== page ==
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LLDC Winter Festival Crafts Workshops

Between 19th to 23rd January 2023 you can register for craft workshops teaching different Pastoral crafts.
In these workshops you will get a chance to learn the craft hands-on under the guidance of Master Artisans of the Craft.

Rabaari Embroidery

Rabaari men and women lead a nomadic life in search of pasture with their sheep and their camels. Says a Rabaari woman who has spent most of her life out in the open: Animals are our life. If our animals are happy, we are happy. Four-five families, we travel together with our belongings in a joond, caravan. We halt for the night; in the morning, we eat some rotla and set out again. If the grass is good we may stay five to six days, otherwise it is a different place every day. Today's generation is not very happy to be wandering like this in the heat and rain and cold. There are many difficulties. If our animals get into a farmer's field, we get shouted at. Sometimes they beat us and we also have to pay a fine. And where is the land for grazing? Things are changing... Embroidery has a large presence in the lives of the Rabaari. Clothing of men, women and children is embroidered. As are household items such as toran, ochhaad, latkaniya, chaakda and theli. Camels are also adorned with embroidered covers.

Date : 20th to 23rd January, 2023
Place : Sanjha Bazaar

Wool Spinning

Wool spinning is a primary tradition and skill available with elderly Rabari women in Kutch. Women of other communities like Darbar and Meghwal also acquired the skill of hand spinning. The hand spinning is mostly done with the cleaned and carded wool available in the form of Puni or Lefa. The women were doing the wool cleaning and carding process in the past, but now they receive the clean wool for which they work. They use regular “Doshi” charkha or Yarwada chakra. The name Doshi is derived from the word used for elderly women in Gujarati language. The hand spinning of wool on Charkha is a skill and labor both. The women can spin from 100 to 500 grams as per their speed and quality.

Date : 20th to 23rd January, 2023
Place : Sanjha Bazaar

Ply Split Braiding

Ply-split braiding is a technique where one twisted cord ("splitter") passes through another twisted cord or cords splitting the plies of the latter cords. This is unlike weaving or many forms of braiding where cloth is formed by threads interlacing in an over-under sequence. Pattern is formed by cord color, and splitting order. Ply-split braiding is an ancient art that is practiced for making elaborate camel girths and other animal regalia of hand-spun goat hair, wool or sometimes cotton in northwestern India. The craft form is languishing in Kutch and only practiced by a handful of practitioners from Meghwal or Rabari communities.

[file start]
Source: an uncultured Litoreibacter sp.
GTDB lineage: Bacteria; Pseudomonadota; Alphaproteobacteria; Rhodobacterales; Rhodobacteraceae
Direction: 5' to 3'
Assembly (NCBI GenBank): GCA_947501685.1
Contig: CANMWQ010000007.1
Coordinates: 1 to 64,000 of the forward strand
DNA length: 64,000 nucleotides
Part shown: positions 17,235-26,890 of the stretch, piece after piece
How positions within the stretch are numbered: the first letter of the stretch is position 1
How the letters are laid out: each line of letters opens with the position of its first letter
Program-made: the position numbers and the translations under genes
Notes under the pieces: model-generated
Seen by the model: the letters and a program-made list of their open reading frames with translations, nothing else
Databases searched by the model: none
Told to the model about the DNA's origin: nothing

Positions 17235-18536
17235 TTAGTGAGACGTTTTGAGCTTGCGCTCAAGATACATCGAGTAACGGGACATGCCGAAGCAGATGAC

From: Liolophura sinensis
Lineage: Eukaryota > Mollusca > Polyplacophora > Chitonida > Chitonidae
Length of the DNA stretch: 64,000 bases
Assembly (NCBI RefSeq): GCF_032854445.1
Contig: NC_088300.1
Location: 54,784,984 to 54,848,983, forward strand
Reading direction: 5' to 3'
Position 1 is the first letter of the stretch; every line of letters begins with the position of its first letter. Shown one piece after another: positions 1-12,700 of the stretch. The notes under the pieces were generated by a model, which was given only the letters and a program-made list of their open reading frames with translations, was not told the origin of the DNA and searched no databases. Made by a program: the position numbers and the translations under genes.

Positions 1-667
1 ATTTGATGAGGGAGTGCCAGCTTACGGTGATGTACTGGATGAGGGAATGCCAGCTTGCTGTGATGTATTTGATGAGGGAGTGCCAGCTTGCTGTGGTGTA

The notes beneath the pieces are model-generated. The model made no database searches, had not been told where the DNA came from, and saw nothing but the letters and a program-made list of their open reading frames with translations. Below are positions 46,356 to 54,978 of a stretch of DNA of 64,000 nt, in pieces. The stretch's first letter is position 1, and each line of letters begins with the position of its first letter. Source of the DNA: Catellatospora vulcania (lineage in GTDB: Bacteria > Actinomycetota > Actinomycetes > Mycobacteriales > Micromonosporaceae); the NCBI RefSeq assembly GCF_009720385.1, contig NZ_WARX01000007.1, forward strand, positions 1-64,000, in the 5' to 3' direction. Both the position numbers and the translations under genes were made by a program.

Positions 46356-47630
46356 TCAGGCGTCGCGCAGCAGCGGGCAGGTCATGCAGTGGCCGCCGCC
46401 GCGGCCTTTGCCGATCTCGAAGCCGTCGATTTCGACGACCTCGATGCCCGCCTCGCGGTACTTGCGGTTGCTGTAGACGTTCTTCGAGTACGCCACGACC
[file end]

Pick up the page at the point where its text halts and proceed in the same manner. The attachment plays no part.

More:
Date : 20th to 23rd January, 2023
Place : Sanjha Bazaar

Weaving ( Himachal Pradesh )

Weave on the small Khaddi frame looms. These looms are traditionally used to weave the intricate borders of the iconic Kullu Caps.

Date : 20th to 23rd January, 2023
Place : Sanjha Bazaar

Lambani Embroidery (Telangana)

Lambanis are semi-nomadic people who reside mostly in Southern and Middle India, also known as “Banjaras”. As with many tribal groups, especially those with a nomadic heritage, there is a modern tendency to either isolate or assimilate. The Banjara women, however, are holding steadfast to their ancient mode of dress, which is perhaps the most colorful and elaborate of any tribal group in India. The Lambani women practice a unique mirror and embroidery craft, which they mostly use for making their own traditional dresses or for giving to their daughters for their weddings.

Date : 19th to 23rd January, 2023
Place : Sanjha Bazaar


Namda

Namda is a unique wool craft of Kutch. The artisans create felted wool works by pressing and hand weaving local desi sheep wool into motifs and designs. Artisans traditionally produced namda khongir, padchi, and jeen, to cover the backs of horses and camels. Namda is also used to make floor coverings and prayer mats. Though a market remains for these traditional products and contemporary interpretations, only three Namda artisan families continue the craft. Kachchh Namda artisans are from the Mansuri community living in Gagodar, Mundra and Todiya.

Date : 19th to 23rd January, 2023
Place : Sanjha Bazaar


Macramé ( Rajashthan )

Traditional craft of hand knotting indigenous wool yarns into intricate products under the guidance of Craft artisans from Rajasthan

Date : 19th to 23rd January, 2023
Place : Sanjha Bazaar


Knitting ( Himachal Pradesh )

Age old craft of knitting indigenous wool to make vibrant headbands and scarves under the guidance of master craft persons from Himachal Pradesh.

Date : 19th to 23rd January, 2023
Place : Sanjha Bazaar


 

LLDC Craft Museum

At & Post : Ajarakhpur, Tal. Bhuj-Kutch (Guj.)

Contact :  +91 8980329090 / 02832-229090

Email :  [email protected]

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